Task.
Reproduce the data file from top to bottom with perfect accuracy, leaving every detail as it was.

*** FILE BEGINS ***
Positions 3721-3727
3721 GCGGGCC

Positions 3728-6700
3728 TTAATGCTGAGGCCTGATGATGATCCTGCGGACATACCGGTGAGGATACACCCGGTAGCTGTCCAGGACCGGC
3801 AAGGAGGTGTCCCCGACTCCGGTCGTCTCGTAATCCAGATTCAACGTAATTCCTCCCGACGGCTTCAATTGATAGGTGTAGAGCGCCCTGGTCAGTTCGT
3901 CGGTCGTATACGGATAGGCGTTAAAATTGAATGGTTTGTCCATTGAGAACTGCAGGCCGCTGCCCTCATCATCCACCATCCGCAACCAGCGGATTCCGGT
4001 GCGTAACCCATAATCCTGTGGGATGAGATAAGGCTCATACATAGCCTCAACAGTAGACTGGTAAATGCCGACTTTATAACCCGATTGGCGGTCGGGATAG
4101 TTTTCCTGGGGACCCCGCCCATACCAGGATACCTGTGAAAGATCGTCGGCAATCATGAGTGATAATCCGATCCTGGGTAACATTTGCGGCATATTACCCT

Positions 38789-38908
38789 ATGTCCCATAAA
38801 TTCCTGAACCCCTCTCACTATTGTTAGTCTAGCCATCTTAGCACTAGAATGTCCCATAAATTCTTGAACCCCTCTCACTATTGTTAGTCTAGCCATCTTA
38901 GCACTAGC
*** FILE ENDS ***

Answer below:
Positions 3721-3727
3721 GCGGGCC

Positions 3728-6700
3728 TTAATGCTGAGGCCTGATGATGATCCTGCGGACATACCGGTGAGGATACACCCGGTAGCTGTCCAGGACCGGC
3801 AAGGAGGTGTCCCCGACTCCGGTCGTCTCGTAATCCAGATTCAACGTAATTCCTCCCGACGGCTTCAATTGATAGGTGTAGAGCGCCCTGGTCAGTTCGT
3901 CGGTCGTATACGGATAGGCGTTAAAATTGAATGGTTTGTCCATTGAGAACTGCAGGCCGCTGCCCTCATCATCCACCATCCGCAACCAGCGGATTCCGGT
4001 GCGTAACCCATAATCCTGTGGGATGAGATAAGGCTCATACATAGCCTCAACAGTAGACTGGTAAATGCCGACTTTATAACCCGATTGGCGGTCGGGATAG
4101 TTTTCCTGGGGACCCCGCCCATACCAGGATACCTGTGAAAGATCGTCGGCAATCATGAGTGATAATCCGATCCTGGGTAACATTTGCGGCATATTACCCT

Positions 38789-38908
38789 ATGTCCCATAAA
38801 TTCCTGAACCCCTCTCACTATTGTTAGTCTAGCCATCTTAGCACTAGAATGTCCCATAAATTCTTGAACCCCTCTCACTATTGTTAGTCTAGCCATCTTA
38901 GCACTAGC